Haggis, black pudding, square sausage, Scotch pies, Neeps and tatties. I ate it all.
Proving those of us from Alabama will eat just about anything if you pour gravy over it.
(Scroll down to see the Haggis definition at the bottom of this post)
After spending a week in Ireland to celebrate our 30th wedding anniversary, Bob and I celebrated for another week in Scotland. We visited both Glasgow, Stirling and Edinburgh.
It was all delicious and I ate every bit of it, except for the square sausage and their strange idea of bacon.,
But then again, I’m coming from a home where Alabama Conecuh Sausage and Bill-E’s Small Batch Bacon have spoiled me for the rest of the world’s idea of sausage and bacon.
I loved Ireland, but Scotland was really my cup of tea – hot with a splash of milk, like the Queen.
If Ireland was dreamy green, Scotland was wide-awake red. It was louder, busier and much harder to traverse.
We pushed against cold rainy wind, up and down steep cobblestone hills where many were dressed in Harry Potter costumes and writers were celebrated with statues.
Bagpipes played outside my window in Edinburgh for 12 hours each day without pause, except for one morning when I awoke to a Tenor singing old Scottish folksongs. We toured Holyrood Palace and St. Giles Cathedral, where Queen Elizabeth laid in state last year. King Charles had visited a few months before.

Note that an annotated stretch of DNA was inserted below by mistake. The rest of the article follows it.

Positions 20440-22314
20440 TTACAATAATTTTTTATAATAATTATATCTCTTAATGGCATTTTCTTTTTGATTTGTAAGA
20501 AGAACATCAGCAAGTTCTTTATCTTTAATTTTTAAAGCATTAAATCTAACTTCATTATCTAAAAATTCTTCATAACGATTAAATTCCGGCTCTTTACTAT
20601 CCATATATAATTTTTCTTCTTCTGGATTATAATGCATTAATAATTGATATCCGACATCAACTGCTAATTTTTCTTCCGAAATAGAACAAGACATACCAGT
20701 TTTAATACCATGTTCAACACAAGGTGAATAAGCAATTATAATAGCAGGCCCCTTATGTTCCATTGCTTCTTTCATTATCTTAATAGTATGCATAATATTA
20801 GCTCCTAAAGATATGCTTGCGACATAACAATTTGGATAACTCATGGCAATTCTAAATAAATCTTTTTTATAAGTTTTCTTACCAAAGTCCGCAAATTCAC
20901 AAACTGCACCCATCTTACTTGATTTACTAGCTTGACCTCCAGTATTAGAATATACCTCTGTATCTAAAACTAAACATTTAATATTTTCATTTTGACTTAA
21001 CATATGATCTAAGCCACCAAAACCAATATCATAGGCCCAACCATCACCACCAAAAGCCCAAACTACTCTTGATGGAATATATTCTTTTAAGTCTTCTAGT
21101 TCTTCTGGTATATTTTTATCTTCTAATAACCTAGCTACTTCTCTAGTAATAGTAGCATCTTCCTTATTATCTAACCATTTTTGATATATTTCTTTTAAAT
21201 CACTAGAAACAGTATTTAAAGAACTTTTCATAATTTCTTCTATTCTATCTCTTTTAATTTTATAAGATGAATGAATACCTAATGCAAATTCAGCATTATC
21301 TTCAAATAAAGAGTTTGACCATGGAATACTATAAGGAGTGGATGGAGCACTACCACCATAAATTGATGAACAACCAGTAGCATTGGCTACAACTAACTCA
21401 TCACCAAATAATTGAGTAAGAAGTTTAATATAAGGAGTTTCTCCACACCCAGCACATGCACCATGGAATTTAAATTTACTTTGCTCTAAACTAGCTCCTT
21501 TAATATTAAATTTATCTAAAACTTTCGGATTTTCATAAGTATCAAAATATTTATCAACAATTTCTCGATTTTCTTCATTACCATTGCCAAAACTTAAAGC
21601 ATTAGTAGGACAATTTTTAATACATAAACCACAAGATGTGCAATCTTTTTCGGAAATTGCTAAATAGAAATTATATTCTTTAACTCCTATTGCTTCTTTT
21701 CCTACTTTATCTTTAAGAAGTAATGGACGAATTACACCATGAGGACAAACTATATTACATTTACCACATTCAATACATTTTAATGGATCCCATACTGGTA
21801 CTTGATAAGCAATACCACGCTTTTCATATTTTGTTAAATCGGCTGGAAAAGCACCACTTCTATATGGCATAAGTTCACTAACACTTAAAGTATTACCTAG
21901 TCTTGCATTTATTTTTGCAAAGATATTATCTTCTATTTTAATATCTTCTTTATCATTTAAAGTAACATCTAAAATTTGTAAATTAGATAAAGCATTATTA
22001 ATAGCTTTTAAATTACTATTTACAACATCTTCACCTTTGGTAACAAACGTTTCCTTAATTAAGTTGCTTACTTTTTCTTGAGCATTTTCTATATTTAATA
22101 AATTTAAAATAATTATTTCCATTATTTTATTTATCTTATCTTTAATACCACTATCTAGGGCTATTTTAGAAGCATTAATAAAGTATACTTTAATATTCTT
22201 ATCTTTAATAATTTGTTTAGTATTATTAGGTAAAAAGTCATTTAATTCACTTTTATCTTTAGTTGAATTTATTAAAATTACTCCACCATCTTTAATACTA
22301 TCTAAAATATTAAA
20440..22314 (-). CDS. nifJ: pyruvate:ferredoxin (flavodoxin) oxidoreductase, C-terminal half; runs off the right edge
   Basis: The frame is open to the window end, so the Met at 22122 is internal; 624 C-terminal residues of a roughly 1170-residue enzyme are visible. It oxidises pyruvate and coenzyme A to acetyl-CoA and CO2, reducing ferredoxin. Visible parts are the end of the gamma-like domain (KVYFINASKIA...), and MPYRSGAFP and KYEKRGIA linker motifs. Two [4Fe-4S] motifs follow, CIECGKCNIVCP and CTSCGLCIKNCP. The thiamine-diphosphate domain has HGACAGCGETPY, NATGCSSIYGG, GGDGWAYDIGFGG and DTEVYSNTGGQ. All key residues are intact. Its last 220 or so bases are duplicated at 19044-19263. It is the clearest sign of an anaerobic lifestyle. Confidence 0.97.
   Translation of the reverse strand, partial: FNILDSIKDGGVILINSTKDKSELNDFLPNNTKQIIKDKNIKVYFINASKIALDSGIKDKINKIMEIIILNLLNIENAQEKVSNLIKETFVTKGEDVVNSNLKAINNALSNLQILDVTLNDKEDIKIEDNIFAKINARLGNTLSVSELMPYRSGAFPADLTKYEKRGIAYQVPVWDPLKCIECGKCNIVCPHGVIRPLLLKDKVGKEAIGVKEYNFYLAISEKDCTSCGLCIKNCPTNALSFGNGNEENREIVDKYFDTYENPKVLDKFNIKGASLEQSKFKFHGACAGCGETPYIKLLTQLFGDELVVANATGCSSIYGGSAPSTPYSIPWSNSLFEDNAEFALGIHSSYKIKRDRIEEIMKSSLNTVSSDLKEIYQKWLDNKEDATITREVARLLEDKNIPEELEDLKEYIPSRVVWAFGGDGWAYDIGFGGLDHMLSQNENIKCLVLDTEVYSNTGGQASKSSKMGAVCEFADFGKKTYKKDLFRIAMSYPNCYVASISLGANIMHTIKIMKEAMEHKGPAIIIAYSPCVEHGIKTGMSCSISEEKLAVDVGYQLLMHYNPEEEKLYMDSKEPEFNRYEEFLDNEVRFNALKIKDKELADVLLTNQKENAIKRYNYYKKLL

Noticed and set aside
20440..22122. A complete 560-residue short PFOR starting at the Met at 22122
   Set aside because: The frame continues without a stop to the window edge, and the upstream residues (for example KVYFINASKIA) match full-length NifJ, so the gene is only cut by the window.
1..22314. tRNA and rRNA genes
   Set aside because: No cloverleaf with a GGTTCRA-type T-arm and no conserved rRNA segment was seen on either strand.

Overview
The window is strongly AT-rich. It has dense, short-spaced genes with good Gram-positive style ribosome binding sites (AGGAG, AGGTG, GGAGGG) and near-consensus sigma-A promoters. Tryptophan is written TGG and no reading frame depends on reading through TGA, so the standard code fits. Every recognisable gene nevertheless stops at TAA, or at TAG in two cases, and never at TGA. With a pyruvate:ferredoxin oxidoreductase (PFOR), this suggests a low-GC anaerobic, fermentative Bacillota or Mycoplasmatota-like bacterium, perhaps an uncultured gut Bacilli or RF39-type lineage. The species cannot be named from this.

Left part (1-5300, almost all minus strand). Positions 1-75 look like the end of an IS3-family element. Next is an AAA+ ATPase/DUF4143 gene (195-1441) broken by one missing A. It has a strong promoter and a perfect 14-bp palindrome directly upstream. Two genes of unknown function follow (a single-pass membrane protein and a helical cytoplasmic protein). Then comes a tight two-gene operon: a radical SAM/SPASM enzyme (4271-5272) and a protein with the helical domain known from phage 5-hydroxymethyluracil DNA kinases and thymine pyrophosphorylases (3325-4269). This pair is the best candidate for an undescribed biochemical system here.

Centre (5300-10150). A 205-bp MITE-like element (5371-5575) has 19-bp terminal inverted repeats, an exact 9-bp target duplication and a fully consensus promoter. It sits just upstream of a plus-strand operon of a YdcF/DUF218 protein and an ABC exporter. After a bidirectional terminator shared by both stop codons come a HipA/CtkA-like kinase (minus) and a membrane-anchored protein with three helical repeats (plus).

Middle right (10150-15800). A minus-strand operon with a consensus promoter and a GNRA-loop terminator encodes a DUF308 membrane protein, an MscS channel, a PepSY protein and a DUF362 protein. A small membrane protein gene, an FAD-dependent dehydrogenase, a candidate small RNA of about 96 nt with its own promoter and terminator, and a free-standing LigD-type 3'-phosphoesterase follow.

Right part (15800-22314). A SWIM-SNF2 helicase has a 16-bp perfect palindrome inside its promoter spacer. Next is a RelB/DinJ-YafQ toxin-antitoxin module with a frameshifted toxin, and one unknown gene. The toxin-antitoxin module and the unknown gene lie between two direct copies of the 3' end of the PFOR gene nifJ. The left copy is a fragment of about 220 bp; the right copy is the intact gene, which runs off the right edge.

While touring Her Majesty's Royal Yacht Britannia, I actually sniffed away a wee tear when I walked into the formal dining room where many historical figures, including Ronald Reagan, dined. The inside scoop is; The room is available for private parties, (in case anyone is planning a birthday surprise for me).
Our anniversary seemed like the perfect excuse to take off, and I’m so glad we did. Bob is a darling and we have fun when we travel – even though we finally had a little meeting in the streets of Dublin about who has the best sense of direction – at times, even better than Google. Bless his heart. It only took 30 years for him to admit it.
Haggis – the national dish of Scotland, composed of the internal parts of animals including heart, kidney, liver and tongue, minced and mixed with beef or mutton, suet and oatmeal and seasoned with onion, cayenne pepper and other spices. The mixture is packed into a sheep’s stomach and boiled.
Neeps and Tatties - the 'neeps' means swede or turnip and the 'tatties' refer to potatoes. Traditionally they're served mashed separately alongside haggis, although some recipes suggest mashing them together with some butter, salt and pepper.
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Are you an adventurous eater when you travel?